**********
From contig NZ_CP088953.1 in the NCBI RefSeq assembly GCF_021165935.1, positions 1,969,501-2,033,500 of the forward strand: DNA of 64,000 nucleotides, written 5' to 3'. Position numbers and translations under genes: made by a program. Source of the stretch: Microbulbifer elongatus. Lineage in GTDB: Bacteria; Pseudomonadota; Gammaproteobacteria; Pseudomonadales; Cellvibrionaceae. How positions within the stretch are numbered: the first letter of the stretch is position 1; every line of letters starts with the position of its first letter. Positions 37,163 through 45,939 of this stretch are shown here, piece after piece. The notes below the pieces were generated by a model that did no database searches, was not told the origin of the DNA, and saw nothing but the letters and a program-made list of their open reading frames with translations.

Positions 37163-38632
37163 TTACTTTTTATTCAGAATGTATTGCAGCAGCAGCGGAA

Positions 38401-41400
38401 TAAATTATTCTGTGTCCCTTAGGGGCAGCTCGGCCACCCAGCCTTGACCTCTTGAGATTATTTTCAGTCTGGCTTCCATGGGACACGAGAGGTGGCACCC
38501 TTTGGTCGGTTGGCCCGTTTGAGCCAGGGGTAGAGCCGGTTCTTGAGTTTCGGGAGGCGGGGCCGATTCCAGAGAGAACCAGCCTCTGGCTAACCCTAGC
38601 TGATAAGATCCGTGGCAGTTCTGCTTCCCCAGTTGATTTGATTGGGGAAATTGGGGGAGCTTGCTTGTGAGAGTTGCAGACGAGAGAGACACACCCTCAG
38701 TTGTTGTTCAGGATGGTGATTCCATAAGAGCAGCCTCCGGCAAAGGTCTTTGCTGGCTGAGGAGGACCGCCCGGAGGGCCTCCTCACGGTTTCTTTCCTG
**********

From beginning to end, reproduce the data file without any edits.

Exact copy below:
From contig NZ_CP088953.1 in the NCBI RefSeq assembly GCF_021165935.1, positions 1,969,501-2,033,500 of the forward strand: DNA of 64,000 nucleotides, written 5' to 3'. Position numbers and translations under genes: made by a program. Source of the stretch: Microbulbifer elongatus. Lineage in GTDB: Bacteria; Pseudomonadota; Gammaproteobacteria; Pseudomonadales; Cellvibrionaceae. How positions within the stretch are numbered: the first letter of the stretch is position 1; every line of letters starts with the position of its first letter. Positions 37,163 through 45,939 of this stretch are shown here, piece after piece. The notes below the pieces were generated by a model that did no database searches, was not told the origin of the DNA, and saw nothing but the letters and a program-made list of their open reading frames with translations.

Positions 37163-38632
37163 TTACTTTTTATTCAGAATGTATTGCAGCAGCAGCGGAA

Positions 38401-41400
38401 TAAATTATTCTGTGTCCCTTAGGGGCAGCTCGGCCACCCAGCCTTGACCTCTTGAGATTATTTTCAGTCTGGCTTCCATGGGACACGAGAGGTGGCACCC
38501 TTTGGTCGGTTGGCCCGTTTGAGCCAGGGGTAGAGCCGGTTCTTGAGTTTCGGGAGGCGGGGCCGATTCCAGAGAGAACCAGCCTCTGGCTAACCCTAGC
38601 TGATAAGATCCGTGGCAGTTCTGCTTCCCCAGTTGATTTGATTGGGGAAATTGGGGGAGCTTGCTTGTGAGAGTTGCAGACGAGAGAGACACACCCTCAG
38701 TTGTTGTTCAGGATGGTGATTCCATAAGAGCAGCCTCCGGCAAAGGTCTTTGCTGGCTGAGGAGGACCGCCCGGAGGGCCTCCTCACGGTTTCTTTCCTG